Life in a park with a four-year-old:
German Tourist: Excuse me, what is bobcat?
Ranger: It’s a kind of wildcat …
German: Like a cougar? Puma?
Ranger: No it’s smaller and with spots.
German: Like an ocelot?
Ranger: Not it doesn’t have such distinct spots.
Braden: What’s da stink spots? Why does a bobcat have a stink spot?
Hopefully this post makes a little more sense to everyone than that conversation.
Before we starting researching this trip, I knew very little about the Upper Peninsula. Basically, all I knew was that it looked like it should be Wisconsin or Canada or something, but it’s actually Michigan. It’s the part of the country most likely to be left off maps drawn by 5th graders. I’ve got a book “How the States Got their Shapes” and it says the UP was the result of congressional horse trading back when the stateliness were being drawn. Originally, Michigan was supposed to dip down far enough to get Toledo. Ohio didn’t like this because Toledo was a nice Lake Michigan port and without it, Ohio would only have access to some of the less exciting Great Lakes. So since Ohio had more people and therefore legislators at the time, the southern border of Michigan was rolled back north to keep Toledo in Ohio. They actually fought over this with 9 Ohio surveyors getting taken prisoner and a Michigan Sheriff getting stabbed.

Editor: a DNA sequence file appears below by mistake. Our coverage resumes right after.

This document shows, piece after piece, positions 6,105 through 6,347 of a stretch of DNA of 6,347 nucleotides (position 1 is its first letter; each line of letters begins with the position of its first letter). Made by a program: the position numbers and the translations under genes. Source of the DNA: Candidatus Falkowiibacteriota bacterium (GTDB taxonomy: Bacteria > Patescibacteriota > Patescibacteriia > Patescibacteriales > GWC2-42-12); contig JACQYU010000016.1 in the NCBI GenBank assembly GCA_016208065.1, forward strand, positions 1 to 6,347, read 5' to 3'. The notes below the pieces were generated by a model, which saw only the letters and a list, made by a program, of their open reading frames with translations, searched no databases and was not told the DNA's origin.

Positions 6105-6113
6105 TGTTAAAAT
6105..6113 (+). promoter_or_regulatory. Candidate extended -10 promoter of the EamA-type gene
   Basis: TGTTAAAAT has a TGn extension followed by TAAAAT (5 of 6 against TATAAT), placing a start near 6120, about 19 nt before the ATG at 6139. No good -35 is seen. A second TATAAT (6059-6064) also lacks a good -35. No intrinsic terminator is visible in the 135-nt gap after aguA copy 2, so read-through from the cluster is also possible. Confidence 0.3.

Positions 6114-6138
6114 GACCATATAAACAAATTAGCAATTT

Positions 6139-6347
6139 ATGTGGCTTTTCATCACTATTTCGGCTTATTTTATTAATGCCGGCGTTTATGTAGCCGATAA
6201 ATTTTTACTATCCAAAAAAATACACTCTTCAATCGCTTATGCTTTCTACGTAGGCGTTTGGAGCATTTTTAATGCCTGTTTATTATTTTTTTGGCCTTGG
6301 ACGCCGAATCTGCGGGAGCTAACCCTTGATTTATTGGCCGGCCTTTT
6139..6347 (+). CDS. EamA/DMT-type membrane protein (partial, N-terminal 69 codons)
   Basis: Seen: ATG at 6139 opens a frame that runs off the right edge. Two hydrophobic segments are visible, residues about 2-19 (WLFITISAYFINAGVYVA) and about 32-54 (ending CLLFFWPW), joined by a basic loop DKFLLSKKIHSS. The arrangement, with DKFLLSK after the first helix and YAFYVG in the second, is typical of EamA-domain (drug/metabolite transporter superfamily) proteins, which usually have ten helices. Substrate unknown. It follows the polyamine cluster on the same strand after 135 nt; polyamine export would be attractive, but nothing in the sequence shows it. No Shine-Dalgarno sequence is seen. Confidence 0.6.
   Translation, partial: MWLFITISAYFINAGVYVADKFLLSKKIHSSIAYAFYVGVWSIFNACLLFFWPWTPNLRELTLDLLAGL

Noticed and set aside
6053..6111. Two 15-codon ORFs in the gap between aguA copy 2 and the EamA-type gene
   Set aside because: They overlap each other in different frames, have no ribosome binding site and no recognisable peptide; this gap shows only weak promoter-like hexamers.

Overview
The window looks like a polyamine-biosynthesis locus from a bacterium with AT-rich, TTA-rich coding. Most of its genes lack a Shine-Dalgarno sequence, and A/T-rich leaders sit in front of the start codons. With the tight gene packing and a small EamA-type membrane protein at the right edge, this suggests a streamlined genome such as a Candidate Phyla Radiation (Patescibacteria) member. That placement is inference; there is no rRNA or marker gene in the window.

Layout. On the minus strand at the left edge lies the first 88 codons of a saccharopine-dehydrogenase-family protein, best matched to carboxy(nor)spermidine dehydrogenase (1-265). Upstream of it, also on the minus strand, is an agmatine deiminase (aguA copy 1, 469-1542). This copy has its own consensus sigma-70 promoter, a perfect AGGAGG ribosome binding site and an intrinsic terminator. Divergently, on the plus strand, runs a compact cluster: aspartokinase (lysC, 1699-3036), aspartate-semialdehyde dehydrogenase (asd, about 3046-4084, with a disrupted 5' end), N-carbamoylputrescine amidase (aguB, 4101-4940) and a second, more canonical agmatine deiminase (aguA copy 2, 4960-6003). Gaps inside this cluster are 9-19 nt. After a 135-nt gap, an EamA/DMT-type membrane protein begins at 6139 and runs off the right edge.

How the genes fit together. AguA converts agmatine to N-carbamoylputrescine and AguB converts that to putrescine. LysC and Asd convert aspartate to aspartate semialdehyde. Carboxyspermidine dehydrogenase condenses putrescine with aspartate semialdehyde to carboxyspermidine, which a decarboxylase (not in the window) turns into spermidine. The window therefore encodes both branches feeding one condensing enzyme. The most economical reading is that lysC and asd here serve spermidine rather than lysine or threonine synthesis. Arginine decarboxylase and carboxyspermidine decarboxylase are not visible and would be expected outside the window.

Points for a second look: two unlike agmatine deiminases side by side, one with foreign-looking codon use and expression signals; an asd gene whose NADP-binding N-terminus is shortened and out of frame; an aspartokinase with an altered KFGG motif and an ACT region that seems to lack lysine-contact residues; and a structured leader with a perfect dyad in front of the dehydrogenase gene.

So to make Michigan happy, Congress gave it the stretch of land that jutted out from between Lake Superior and Lake Michigan that should have belonged to Wisconsin. This made Wisconsin angry, but it didn’t have the clout in Congress to do much. I think they got the Packers out of the deal or something like that.
RVers love the UP and we now know why.
Sault Ste. Marie and Soo Locks